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Unformatted text preview: Complexity ● ● ● ● ● ● ● ● ● Integrative Complexity is a framework for evaluating written documents It was developed by Peter Seudfeld at UBC This is my version of integrative complexity, adopted from Peter Seudfeld's but focused on helping students to write better for university The original version of Integrative complexity is available at ○ ○ Original material copied from this web site is printed here in blue Integrative complexity is a measure of the intellectual style used by individuals or groups in processing information, problem solving, and decision ­making. Complexity looks at the structure of one's thoughts, while ignoring the contents. It is scorable from almost any verbal materials: books, articles, fiction, letters, speeches and speech transcripts, video and audio tapes, and interviews. Complexity has two components, differentiation and integration. ○ Differentiation refers to the perception of different perspectives when considering an issue. ○ Integration refers to the recognition of cognitive connections among differentiated perspectives. Used to research factors that affect complex thinking ○ personal style ○ stress ○ social situation used to look at the effect of complexity on real world decisions ○ historical documents are scored and compared ■ general finding – complexity associated with positive outcomes Example ○ from: ○ “Red dots indicate the integrative complexity of United Arab Republic (combined data from Egypt and Syria), while black solid lines indicate the complexity of speeches made by Israeli representatives. Data was obtained by analysing various speeches made in the UN General Assembly and Security Council. Dates of major conflict are emphasized in Blue” 1948  "The combined Arab attack on the newly established State of Israel." 1956  "The Anglo French Israeli invasion of the Suez Canal zone." 1967  "The Six Day War." 1973  "The October War." • Seudfeld’s Integrative Complexity scoring scheme has 7 levels • For university you should ideally write at level 5 or above • The following are excerpts from the Integrative Complexity scoring manual, describing scoring up to level 5: SCORE OF 1 General Explanation There is no sign of either conceptual differentiation or integration at this scoring level. The author relies, without qualification, on a simple, one ­dimensional rule for interpreting events or making choices. Critical Indicator Only one way of looking at the world is considered legitimate. The author either implies or explicitly states that there is one and only one reasonable approach to an issue. This position is typically expressed in the form of an absolute or categorical rule. These absolute rules are often, although not necessarily always, highly evaluative (e.g., Only an immoral imbecile would believe...). The end result of the application of an absolute rule is, however, always the same: the imposition of a dichotomous category structure (right vs. wrong, socialist vs. capitalist, determinism vs. free will) on the world, with little or no room for ambiguity or shades of gray. Specific Indicators There are numerous specific indicators of an integratively simple rule structure. Although not all of these indicators need to be present in any given passage, at least one of these indicators is usually present to justify assigning a scale value of 1 to a passage. 1. Compartmentalization A common characteristic of a score of 1 is the evaluation of stimuli in an all ­or ­none fashion, without consideration of possible exceptions to, or qualifications of, the evaluative rule. Information is rigidly compartmentalized and, depending on the compartment into which it has been placed, included or excluded from consideration. (a) Categorical rejection of perspectives or dimensions The author implicitly or explicitly denies that reasonable others could disagree, or that an issue has aspects or dimensions that the author has not considered. Note that the author may go on at great length and provide detailed descriptions, explanations or examples of the preferred rule. This additional content does not, however, justify a higher score. The author is elaborating on a dominant theme, not introducing alternative perspectives or dimensions. The real reason why we are not competing effectively with the Japanese is the erosion of the work ethic in America. American workers do not take as much pride as they used to in the products they create in the plants and factories of this country. We hear too many stories of sloppy workmanship, absenteeism, drug addiction, alcoholism and bad morale on the production lines and in the ranks of management. We won’t be able to compete effectively until we regain the old fashioned sense of pride in a job well done. Anyone who tells you something different just doesn’t understand the world of business. One form of rejecting alternative perspectives or dimensions is to deny the existence of value trade ­offs. The author implicitly or explicitly denies that an issue requires making difficult choices that involve sacrificing one value or set of interests in order to satisfy another value or set of interests. Abortion is cold blooded murder. There is no possible justification for this barbaric act. Abortion threatens the moral and Christian character of this nation. There is no civil right to murder oneÕs children. Take action now. Support this constitutional amendment to end the slaughter of innocents. (b) Setting up and knocking down a straw man The author acknowledges the existence of different ways of looking at the world but dismisses them without serious consideration or qualification. This type of pseudo ­ differentiation often takes the form of setting up and then immediately knocking down a straw man position. The Reagan administration wants the world to believe that the Strategic Defense Initiative (SDI) is purely a research program motivated by the noblest of motives, namely to make the world safe from the specter of nuclear war. In promoting this ridiculous fiction, the Reagan administration is testing the gullibility of world opinion. No serious observer of the nuclear balance of terror doubts that the SDI is the first step toward a global ballistic missile defense system Ð a blatant bid for nuclear hegemony by the United States. argumentum ad hominem fits here too – deny the validity of a point of view by attacking the character of the person who espouses it (c) Overly simple inclusion exclusion rules People frequently rely on inclusion ­exclusion rules in processing social information. These rules take the following logical form: If X then Y, and if not X then not Y. 2. Dominance of a Single Evaluative Rule Many statements distinguish a variety of specific issues or events, only to lump these issues or events together in a single overall evaluative category. The value judgments of the author permeate and dominate the discussion of specifics. Evaluative dominance of this sort can take many forms: lengthy lists of the costs of rejected options and the benefits of preferred options, protracted discussion of the vices of one’s opponents and the virtues of one’s allies (My opponent is an opportunistic, deceitful, and malicious rascal; Comrade Brezhnev has selflessly, thoughtfully, and courageously guided our Party through many difficult times.) 3. Conflict or complexity avoidance Cognitive strategies such as compartmentalization, isolation of alternatives, and discounting of alternative perspectives facilitate the avoidance or reduction of ambiguity, complexity, and confIict. This function of integratively simple processing strategies is sometimes plainly stated in the text. Interpretation of the Scriptures must not be left to the judgments of the individual theologian. Only by subjecting individual judgment to institutional discipline can we avoid a hopeless proliferation of perspectives and ultimate destruction of the authority of the Church. 4. Over Generalizations The author offers far ­reaching advice on how people should think, feel, or act, with no recognition that this advice might need to be qualified in particular circumstances or that following this advice too closely or single ­mindedly might have serious costs. Women should always obtain an education before deciding whether or not to have babies. Women should go to school and then apply for jobs. There are plenty of things to do in the world. NOTE: Content Flags Absolutely, all, always, certainly, constantly, convinced, definitely, entirely, forever, impossible, indisputable, irrefutable, irreversible, never, solely, surely, unconditionally, undoubtedly, unquestionably. Prototypical Example of a Score of 1 A prototypical example is included as an illustration of how the indicators described above may occur within a single passage. A prototypical example will be given for each scoring level; the examples will show how structure can vary within the same issue. Enforced retirement at 65 years is most certainly beneficial to the workings of our society. We must realize that work is the job of the young, and that the elderly should leave their work positions in order to make room for the next generation. The elderly must resign themselves to let go of their family domination and employment in order that the new generation may explore its ideas and promote growth. Some would argue that the elderly have much to contribute because they have lived through so much, but this is clearly wrong. With the rapid rate of technological change, the elderly are the least able to adapt to the new conditions. SCORE OF 2 Critical Indicator The critical indicator for a score of 2 is the potential or conditional acceptance of different perspectives or dimensions. The author does not explicitly develop the alternate dimension or perspective; nor is it necessary that it be explicitly stated or named. SCORE OF 3 Critical Indicator The critical indicator for a score of 3 is the recognition of alternative perspectives or different dimensions, and the acceptance of these as being relevant, legitimate, justifiable, valid, etc. Specific Indicators At least one of the following indicators is usually evident for a score of 3. 1. Multiple Alternatives (a) Multiple perspectives One form of differentiation involves recognizing that reasonable persons can view the same problem or issue in different ways (the truth is not all on one side). Although the speaker may hold one viewpoint, he or she recognizes that others disagree and feels no need to disparage those who disagree. (b) Multiple dimensions Differentiation can also take the form of recognizing more than one dimension of an event, situation, issue, person or object. 2. Alternatives and Conditions for Application An author engages in complex conditional reasoning. The author specifies the conditions under which two or more alternative outcomes are acceptable or likely to occur. When I am criticized I may feel embarrassed if there are strangers around or I may feel neutral if those who are around are my friends. It also depends on who criticizes me and why IÕm being criticized. 3. Probability Statements Another way of expressing differentiation is through conditional statements that specify independent causes or determinants of the likelihood of some event. 4. Temporal Perspectives There are more or less differentiated ways of thinking through time. To justify a score of 3, the author must recognize how new perspectives or approaches can grow out of old ones, or recognize that although perspectives on a problem have changed, neither the earlier nor the later perspective can be simply dismissed as wrong 5. Increased Tolerance for Ambiguity A score of 3 denotes greater flexibility than any lower score. Increased tolerance for ambiguity or conflict is shown when the author considers a number of parallel or contradictory perspectives or dimensions. A different perspective is no longer automatically wrong, bad, or identified with a disliked out ­group. And good ­bad or right ­wrong judgments no longer require taking the all ­or ­nothing stances characteristic of the scale value of 1. NOTE: Content Flags Conjunctions such as but, nevertheless, while, however, and though, and qualifier adjectives and adverbs (e.g., probably, almost, usually) All of the content flags characteristic of a score of 2 are also diagnostic of a score of 3. The same key words appear to signal both implicit and explicit differentiation. Additional content flags, specific to a score of 3, include alternatively, either ­or, on the other hand, and meanwhile. SCORE OF 4 Critical Indicator The author must indicate that multiple perspectives or dimensions exist, and also that they could interact. Specific Indicators At least one of the following indicators will be found in a paragraph for a score of 4 to be assigned. 1. Withholding Judgement 2. Tension Between Alternatives SCORE OF 5 A score of 5 indicates the explicit expression of integration. The score of 4 was the transition point between an expression solely defined by differentiation and one where evidence of integration appears. Whereas 4 signifies the emergence of integration expressed in a tentative or uncertain manner, a score of 5 indicates that integration is clearly evident. Types of integration that emerge include mutual influence, negotiation, causal attributions, and synthesis. Critical Indicator Specific Indicators There are several ways in which the effects of simultaneous consideration of alternatives may be expressed. 1. Mutual Influence and Interdependence Sometimes, two or more alternatives are shown to be in a dynamic relationship, in which each perspective affects and is affected by the other. The author must clearly recognize the reciprocity of the relationship for the passage to be scored a 5. 2. Negotiation Trade ­off reasoning takes place when it is recognized that two alternative goals cannot be maximized simultaneously. The author realizes that a give and take strategy must be used and that trade ­offs must be made by both sides in order to reach a resolution, and outlines a strategy that could be used or explicitly describes the trade ­offs that could be made to reach a resolution. Note that the mere unelaborated mention of words such as trade ­offs or suggestions that cooperation or negotiation is necessary in order to settle a dispute would justify a score no higher than 4. The author is able to tolerate ambiguity and does not force a speedy resolution. Negotiation may take place between parties: 3. Framework for understanding different views Some view abortion as a civil liberties issue the womans right to choose to give birth. Others view abortion as the murder of helpless infants. Which perspective one takes depends on ones view about when the developing organism within the mother becomes a human being. 4. Synthesis The generation of a novel product is evidence of integration. This product may be explicitly related to the two alternatives in the paragraph, or the relationship may only be implied. The novel product may be expressed as an insight, a new policy, or the unexpected result of the interaction of the two dimensions. Complexity for university writing • Here is where my somewhat alternative version of complexity begins • To understand it we need to define “frameworks” • Frameworks are ways of understanding and evaluating things o Fairness Example of a moral framework o Cost Example of an economic framework • • • • Score of 6 and 7 ● As with 2 and 4, a score of 6 is something that is hinting at a level 7 understanding ● Level 7 represents an explicit awareness that different frameworks can be applied to a problem ● It is basically differentiation of frameworks Meta Scale • My system includes a second meta scale for discussing frameworks o Level 1 Discussing the value of a single framework o Level 3 Describing two or more frameworks o Level 5 Using a meta framework to compare and discuss two or more frameworks o Level 7 Awareness and discussion of more than one meta framework University Writing • Try for a level 5 or at least 4, unless a professor has explicitly instructed you to do something else • The meta scale is useful for understanding philosophy and other highly theoretical disciplines • • • We use frameworks whenever we make a value judgment of a comparison But we are usually unconscious of it For university writing you want to figure out what your framework is and state it The level 5 description mentions o Mutual Influence and Interdependence o Negotiation o Framework for understanding different views o Synthesis Actually, a framework is necessary for any of these to take place But the framework is not always explicitly stated So, level 5 is all about using a framework to work with differentiated ideas ...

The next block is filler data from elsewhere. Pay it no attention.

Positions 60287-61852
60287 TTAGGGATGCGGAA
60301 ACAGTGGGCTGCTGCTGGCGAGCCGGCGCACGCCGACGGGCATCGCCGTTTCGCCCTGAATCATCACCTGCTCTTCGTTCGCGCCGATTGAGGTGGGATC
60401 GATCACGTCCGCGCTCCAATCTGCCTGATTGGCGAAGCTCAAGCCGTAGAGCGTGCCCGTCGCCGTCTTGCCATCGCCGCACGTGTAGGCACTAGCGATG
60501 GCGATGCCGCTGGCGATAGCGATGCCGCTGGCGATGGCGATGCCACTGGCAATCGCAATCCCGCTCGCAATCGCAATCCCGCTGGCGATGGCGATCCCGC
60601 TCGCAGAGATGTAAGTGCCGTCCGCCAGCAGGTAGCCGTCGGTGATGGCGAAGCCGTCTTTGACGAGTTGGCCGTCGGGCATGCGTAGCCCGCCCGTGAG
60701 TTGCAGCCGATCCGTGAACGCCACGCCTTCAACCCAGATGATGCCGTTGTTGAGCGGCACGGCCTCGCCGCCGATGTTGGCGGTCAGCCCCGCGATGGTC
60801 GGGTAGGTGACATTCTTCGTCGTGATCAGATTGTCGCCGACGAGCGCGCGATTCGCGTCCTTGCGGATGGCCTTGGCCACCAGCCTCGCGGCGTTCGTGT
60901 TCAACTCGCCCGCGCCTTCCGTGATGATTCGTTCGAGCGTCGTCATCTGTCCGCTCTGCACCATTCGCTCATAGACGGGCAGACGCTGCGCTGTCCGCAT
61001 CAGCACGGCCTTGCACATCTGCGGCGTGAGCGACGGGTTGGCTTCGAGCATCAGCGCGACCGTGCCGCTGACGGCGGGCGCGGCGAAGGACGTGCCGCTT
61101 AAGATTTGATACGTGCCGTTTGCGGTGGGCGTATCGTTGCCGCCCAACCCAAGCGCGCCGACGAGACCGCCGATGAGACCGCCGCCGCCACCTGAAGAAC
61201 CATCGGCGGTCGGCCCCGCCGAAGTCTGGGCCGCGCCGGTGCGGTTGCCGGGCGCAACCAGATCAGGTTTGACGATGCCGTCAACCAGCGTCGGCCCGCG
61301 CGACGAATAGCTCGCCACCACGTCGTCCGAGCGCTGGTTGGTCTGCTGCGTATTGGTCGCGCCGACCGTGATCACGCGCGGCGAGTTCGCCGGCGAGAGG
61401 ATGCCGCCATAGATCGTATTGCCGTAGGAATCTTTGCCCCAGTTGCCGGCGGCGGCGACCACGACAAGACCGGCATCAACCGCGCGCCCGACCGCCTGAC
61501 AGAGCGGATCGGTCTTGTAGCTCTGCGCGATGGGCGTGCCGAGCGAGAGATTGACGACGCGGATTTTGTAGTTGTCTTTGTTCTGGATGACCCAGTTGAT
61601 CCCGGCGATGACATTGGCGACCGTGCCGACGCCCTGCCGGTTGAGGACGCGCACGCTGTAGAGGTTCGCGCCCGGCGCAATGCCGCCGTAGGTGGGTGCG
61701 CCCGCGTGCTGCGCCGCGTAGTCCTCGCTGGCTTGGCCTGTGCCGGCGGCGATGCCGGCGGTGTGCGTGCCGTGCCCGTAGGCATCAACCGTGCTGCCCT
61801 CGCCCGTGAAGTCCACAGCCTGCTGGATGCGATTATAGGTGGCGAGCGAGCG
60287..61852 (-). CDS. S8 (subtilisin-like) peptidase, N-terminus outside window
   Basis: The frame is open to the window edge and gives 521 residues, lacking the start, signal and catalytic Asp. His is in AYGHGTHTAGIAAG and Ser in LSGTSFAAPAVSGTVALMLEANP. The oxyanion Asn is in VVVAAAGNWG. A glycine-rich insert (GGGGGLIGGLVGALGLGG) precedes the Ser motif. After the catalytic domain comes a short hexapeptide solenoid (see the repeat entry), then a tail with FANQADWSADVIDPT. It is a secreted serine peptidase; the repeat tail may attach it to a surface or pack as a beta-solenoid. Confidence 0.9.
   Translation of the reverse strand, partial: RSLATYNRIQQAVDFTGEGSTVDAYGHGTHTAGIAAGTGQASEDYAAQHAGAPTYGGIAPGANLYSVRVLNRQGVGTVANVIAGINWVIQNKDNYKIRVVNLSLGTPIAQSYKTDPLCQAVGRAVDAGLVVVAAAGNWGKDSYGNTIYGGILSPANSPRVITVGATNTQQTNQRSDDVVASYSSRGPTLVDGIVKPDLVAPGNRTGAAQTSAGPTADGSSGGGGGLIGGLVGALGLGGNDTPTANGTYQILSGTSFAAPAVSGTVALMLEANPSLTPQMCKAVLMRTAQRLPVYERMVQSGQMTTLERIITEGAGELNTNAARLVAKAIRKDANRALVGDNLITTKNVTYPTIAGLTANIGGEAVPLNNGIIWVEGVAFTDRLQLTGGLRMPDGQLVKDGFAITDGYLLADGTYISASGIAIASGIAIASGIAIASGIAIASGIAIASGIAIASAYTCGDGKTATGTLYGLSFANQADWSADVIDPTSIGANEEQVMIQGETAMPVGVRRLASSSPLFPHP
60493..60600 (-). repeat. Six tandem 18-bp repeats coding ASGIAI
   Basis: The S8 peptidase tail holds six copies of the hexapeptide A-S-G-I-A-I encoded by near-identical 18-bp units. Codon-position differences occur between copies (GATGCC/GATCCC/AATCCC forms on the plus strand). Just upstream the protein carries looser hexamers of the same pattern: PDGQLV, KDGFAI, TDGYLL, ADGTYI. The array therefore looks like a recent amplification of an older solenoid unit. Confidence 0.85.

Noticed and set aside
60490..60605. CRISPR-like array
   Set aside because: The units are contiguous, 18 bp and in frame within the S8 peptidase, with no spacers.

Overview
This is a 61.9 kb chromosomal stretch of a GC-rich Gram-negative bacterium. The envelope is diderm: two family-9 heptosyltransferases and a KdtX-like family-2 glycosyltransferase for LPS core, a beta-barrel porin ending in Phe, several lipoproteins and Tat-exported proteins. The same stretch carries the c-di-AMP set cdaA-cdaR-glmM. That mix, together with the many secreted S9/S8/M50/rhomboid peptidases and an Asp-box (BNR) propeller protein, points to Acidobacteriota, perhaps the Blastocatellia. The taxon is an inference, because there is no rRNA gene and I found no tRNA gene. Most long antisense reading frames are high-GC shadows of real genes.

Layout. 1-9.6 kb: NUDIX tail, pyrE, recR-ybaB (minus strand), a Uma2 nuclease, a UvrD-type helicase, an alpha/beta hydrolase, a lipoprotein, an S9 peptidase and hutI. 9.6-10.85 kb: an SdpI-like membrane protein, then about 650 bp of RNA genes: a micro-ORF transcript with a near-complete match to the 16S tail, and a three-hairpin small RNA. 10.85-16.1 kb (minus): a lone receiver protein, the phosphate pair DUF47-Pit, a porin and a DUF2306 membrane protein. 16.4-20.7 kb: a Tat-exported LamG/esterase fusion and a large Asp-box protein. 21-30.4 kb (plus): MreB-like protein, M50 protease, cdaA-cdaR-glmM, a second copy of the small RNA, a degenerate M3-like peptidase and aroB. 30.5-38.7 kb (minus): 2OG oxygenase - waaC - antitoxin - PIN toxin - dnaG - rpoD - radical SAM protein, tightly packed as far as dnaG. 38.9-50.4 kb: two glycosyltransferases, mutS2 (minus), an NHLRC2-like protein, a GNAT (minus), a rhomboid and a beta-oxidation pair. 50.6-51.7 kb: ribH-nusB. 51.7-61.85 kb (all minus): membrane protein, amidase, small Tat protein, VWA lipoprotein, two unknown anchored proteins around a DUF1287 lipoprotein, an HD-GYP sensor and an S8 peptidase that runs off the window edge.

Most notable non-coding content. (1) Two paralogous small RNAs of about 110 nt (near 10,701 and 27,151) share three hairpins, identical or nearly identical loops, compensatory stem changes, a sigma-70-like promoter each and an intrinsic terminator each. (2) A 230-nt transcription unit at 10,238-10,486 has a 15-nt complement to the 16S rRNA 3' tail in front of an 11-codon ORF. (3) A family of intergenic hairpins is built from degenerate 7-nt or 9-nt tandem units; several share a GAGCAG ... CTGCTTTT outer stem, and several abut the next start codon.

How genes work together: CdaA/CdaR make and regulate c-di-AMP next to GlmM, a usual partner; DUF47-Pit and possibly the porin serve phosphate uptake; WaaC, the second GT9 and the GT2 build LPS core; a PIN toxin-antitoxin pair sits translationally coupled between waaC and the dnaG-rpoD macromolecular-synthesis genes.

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This note was uploaded on 12/15/2010 for the course LING LING 1001 taught by Professor Bob during the Spring '10 term at Carleton CA.